After securing a flat surface, the next step is to clear the area of anything that could damage gear. Clear any sticks, as well as any rocks that poke upwards. I will never forget one moment on the first night of a 30-day backpacking trip when, without paying attention, I set my ground cloth (a small tarp for sleeping under the stars without a tent) and sleeping pad on a rock. The sound of the air hissing out from the hole it created will forever be burned into my brain and will always remind me to check before setting up. To protect the base of your tent from getting dirty or torn, I highly recommend using a tent footprint or ground cloth (a specific tarp cut to the size of the tent’s floor) for the long-term durability of your tent and sleeping pad.

If you are camping in tall grass, walking the entire base of where you plan to pitch the tent to thoroughly check for any rocks, sticks or sharp objects is always time well spent.


The author snuggled in a blue sleeping bag and sitting on an orange inflatable camping pad.

Sleeping bags are the most important part of a sleeping system and are essential for a warm and comfortable night’s sleep in all but the warmest summer nights. They tend to be insulated with down feathers, synthetic fibers, or a mixture of both. Down sleeping bags are more packable and usually lighter weight, but struggle with loss of warmth when wet or loss of loft when compressed for a long time. Synthetic sleeping bags are a little less compressible and slightly heavier, but offer consistent warmth when wet or after being compressed.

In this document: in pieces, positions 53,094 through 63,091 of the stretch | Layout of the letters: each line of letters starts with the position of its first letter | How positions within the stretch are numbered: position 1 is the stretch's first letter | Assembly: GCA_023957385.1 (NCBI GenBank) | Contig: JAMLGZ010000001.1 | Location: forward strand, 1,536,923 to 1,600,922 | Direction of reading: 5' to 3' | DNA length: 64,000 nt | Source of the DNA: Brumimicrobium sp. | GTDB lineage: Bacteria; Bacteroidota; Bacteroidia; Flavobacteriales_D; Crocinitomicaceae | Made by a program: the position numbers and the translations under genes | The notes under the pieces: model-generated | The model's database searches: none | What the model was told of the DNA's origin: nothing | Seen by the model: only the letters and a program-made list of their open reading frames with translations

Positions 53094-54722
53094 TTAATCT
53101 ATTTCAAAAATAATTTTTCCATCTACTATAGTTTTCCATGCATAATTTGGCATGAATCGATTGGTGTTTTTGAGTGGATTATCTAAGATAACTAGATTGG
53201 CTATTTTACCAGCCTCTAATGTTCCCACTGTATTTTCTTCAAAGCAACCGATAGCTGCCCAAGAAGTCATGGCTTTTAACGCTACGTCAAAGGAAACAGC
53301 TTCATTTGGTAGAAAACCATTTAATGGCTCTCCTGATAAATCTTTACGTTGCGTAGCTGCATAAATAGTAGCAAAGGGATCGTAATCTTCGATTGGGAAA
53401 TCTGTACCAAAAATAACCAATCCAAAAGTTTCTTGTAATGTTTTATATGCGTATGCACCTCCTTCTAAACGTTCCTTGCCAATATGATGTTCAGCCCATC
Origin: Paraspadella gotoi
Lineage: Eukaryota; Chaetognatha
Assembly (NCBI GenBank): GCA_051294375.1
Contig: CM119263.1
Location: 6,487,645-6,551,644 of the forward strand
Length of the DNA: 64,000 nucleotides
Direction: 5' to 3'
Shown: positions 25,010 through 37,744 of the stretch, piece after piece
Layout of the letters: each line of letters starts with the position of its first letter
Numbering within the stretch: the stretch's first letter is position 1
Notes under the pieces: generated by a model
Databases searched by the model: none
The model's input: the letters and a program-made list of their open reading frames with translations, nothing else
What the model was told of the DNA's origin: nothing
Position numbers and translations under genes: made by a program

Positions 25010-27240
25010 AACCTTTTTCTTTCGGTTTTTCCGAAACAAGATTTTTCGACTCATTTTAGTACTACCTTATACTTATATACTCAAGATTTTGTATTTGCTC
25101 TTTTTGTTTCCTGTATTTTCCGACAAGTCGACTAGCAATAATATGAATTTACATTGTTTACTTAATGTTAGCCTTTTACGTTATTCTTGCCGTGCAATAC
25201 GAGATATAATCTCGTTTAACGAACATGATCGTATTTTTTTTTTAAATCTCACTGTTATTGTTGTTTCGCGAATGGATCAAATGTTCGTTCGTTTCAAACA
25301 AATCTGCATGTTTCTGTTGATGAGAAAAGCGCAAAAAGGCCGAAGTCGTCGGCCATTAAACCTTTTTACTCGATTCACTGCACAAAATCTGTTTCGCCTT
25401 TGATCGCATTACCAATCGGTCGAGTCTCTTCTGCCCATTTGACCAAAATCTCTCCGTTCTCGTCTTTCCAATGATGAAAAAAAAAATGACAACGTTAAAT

Selecting a bag with the appropriate degree rating based on expected weather conditions is important for comfort. If you own a sleeping bag that isn’t quite warm enough for the expected weather conditions on your next trip, obtaining a sleeping bag liner can make a huge difference. A high-quality thermolite sleeping bag liner can let a sleeping bag work in conditions of up to 25 degrees colder than its normal degree rating. I wouldn’t advise pushing it to the temperature limit with a liner, but it is a great insurance plan in case temperatures get to be colder than expected.

A tent and sleeping pad sit on a hillside

Photo by Jack Sloop